I know this moment is short-lived, but I also know it is worth a lot on the scale of things this biosphere has to offer.  And, I am a part of it. Under my belly, humans are occupied – scurrying about, always in a hurry, always busy, occupied with their well-recited day-to-day routines, never truly taking the time to look above their own heights, at the looming skyline and, at me. Comparatively the sky gives off the impression of moving in slow motion, impervious to the commotion of those gravity-chained creatures.
Yet, some of those beings, like me, are in the sky. On that aircraft, over there, leaving noxious imprints of white over softly lapping sapphire oceans – spreading its great dead wings which reflect sweltering rays at me.
I can see their fleshy faces behind bizarre transparent discs. Do they take the time to look out their windows and let the view sink in?  I wonder. A view so resplendent and breath-taking it would take years for one to describe fully. A view composed of a deep blue sky and, with a radiantly blinding sun illuminating everything in its path, and birds chirping and soaring through the sky like tiny little arrows piercing through clouds; those magnificent clouds rolling and roaring like the rushing waves pounding the shores. Sometimes puffy, or, at times no more than mere wisps of all shapes and sizes dashing across our azure ceilings’ tapestry, as if guided by the hand of a painter ceaselessly accomplishing his masterpiece. This view is priceless when compared to all million-dollar paintings, the spectacles that can be seen on this little planet are jaw-dropping. One might even say ineffable, you must see it in order to understand it. At times, our emotions speak of what our minds’ dictionary cannot.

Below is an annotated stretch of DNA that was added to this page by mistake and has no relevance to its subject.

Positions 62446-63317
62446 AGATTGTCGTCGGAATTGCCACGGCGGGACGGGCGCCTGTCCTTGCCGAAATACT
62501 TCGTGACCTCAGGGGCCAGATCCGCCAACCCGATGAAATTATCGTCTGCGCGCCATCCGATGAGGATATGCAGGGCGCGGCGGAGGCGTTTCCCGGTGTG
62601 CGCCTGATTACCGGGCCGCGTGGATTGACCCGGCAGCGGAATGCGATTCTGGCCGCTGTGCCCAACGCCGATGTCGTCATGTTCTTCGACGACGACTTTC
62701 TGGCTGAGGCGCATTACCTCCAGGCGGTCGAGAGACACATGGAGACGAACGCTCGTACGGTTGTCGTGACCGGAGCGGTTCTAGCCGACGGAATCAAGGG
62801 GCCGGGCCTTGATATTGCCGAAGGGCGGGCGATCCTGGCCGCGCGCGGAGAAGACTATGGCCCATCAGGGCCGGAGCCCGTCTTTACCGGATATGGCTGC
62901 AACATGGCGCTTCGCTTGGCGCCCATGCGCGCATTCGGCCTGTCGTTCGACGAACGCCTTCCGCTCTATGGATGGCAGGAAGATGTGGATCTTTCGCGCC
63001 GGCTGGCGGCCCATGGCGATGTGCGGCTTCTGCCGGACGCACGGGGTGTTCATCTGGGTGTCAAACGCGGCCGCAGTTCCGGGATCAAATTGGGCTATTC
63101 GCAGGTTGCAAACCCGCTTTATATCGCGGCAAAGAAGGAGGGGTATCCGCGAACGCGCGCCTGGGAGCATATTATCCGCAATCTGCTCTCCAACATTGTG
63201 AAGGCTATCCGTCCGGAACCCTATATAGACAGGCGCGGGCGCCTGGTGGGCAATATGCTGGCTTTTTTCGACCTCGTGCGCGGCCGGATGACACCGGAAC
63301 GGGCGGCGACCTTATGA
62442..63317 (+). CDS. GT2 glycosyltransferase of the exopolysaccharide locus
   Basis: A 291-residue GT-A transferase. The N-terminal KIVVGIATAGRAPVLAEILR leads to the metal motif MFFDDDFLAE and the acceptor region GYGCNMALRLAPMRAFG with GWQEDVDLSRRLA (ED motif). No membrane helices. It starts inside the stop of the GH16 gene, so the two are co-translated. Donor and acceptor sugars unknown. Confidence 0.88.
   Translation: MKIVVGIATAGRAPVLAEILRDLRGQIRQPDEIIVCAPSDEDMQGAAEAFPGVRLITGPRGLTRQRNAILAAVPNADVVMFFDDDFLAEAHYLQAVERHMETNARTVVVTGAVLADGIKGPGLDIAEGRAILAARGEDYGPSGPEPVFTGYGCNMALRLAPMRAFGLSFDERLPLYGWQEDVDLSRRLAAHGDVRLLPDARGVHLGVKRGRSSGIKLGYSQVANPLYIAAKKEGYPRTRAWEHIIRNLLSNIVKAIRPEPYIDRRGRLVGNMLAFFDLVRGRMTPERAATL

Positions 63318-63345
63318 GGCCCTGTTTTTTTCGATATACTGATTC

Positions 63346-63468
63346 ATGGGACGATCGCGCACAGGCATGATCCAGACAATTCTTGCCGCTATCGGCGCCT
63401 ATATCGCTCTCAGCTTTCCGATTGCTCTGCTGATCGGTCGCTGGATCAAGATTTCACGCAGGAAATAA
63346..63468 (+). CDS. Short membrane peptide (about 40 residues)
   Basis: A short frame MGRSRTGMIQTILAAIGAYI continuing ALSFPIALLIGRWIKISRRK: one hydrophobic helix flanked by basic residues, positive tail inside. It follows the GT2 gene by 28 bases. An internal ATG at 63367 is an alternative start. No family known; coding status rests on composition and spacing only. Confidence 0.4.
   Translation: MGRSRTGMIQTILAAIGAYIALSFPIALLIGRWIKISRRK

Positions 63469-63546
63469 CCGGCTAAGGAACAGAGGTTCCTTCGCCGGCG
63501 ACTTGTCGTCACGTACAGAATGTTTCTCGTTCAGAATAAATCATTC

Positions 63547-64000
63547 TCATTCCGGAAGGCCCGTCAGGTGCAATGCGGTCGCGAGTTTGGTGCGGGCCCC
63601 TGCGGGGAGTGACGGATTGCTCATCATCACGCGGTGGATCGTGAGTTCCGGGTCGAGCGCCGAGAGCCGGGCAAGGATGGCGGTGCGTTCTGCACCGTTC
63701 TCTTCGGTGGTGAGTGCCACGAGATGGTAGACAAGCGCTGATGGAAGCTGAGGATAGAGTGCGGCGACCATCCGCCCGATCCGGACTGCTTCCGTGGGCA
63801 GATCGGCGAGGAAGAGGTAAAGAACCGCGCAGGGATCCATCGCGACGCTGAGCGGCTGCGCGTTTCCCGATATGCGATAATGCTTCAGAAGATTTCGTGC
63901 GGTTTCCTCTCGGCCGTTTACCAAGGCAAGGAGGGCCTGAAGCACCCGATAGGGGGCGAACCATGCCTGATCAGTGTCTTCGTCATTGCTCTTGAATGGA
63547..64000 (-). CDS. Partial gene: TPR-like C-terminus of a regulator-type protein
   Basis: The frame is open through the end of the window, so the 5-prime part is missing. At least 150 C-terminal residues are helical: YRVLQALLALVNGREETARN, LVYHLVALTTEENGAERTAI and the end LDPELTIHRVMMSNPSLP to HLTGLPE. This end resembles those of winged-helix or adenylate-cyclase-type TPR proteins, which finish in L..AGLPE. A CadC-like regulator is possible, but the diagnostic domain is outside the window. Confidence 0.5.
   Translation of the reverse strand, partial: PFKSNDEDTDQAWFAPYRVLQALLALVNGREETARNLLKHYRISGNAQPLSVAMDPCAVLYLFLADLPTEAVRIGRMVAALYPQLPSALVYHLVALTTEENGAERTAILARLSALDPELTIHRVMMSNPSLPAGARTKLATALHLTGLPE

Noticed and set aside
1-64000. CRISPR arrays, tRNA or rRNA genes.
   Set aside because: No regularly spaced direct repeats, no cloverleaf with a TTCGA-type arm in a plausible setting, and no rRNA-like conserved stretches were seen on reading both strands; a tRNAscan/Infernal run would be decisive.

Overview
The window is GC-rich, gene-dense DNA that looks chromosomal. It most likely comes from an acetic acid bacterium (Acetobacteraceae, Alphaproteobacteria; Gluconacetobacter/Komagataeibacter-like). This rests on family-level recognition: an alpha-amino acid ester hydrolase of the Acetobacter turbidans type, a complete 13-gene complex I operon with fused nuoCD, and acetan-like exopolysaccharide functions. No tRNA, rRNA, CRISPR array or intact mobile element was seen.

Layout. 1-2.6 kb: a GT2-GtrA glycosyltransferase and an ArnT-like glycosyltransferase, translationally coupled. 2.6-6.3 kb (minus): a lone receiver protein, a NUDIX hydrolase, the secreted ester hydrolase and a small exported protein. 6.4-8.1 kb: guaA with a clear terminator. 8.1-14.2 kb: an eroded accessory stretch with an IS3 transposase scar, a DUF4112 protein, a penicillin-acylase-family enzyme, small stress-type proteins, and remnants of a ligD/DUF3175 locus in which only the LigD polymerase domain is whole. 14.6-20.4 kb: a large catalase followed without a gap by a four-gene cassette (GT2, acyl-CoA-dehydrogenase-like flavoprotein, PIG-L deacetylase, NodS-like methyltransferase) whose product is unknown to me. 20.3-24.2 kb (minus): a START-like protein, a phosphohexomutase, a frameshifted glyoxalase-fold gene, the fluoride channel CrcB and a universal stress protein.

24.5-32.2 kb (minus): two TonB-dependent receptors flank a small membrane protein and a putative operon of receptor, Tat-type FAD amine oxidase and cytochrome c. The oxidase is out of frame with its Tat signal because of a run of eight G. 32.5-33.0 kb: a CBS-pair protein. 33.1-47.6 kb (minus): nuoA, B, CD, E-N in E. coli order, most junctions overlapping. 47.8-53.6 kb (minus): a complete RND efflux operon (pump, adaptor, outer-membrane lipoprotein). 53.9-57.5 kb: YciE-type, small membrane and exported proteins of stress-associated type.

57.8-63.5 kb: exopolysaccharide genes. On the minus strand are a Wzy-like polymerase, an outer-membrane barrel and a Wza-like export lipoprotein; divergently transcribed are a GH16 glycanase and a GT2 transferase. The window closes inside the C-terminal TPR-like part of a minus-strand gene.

I only just dodge the plane. Had I hit it, my course would have undoubtedly met a violent end. As with every race, there must be a start a middle and, naturally, an end. In this world all of us tend to hope that dreaded expiration date never comes knocking at our doorsteps, but, it never fails to do so and, always will. Despite everything, we might tell ourselves. Just like proud petals gliding off the summit of roses – one day or another, we must all fall. It is vital to the very cycle of nature and life we so avidly safeguard.
Below, the houses which used to be, but, vast fields of dots spread across a wide plane have morphed into big square cement blocks. I am sailing directly to a tree surrounded by greenery lazing like lizards in the sun. It seems the time to play my part in the natural cycle of life has arrived. I only hope that……..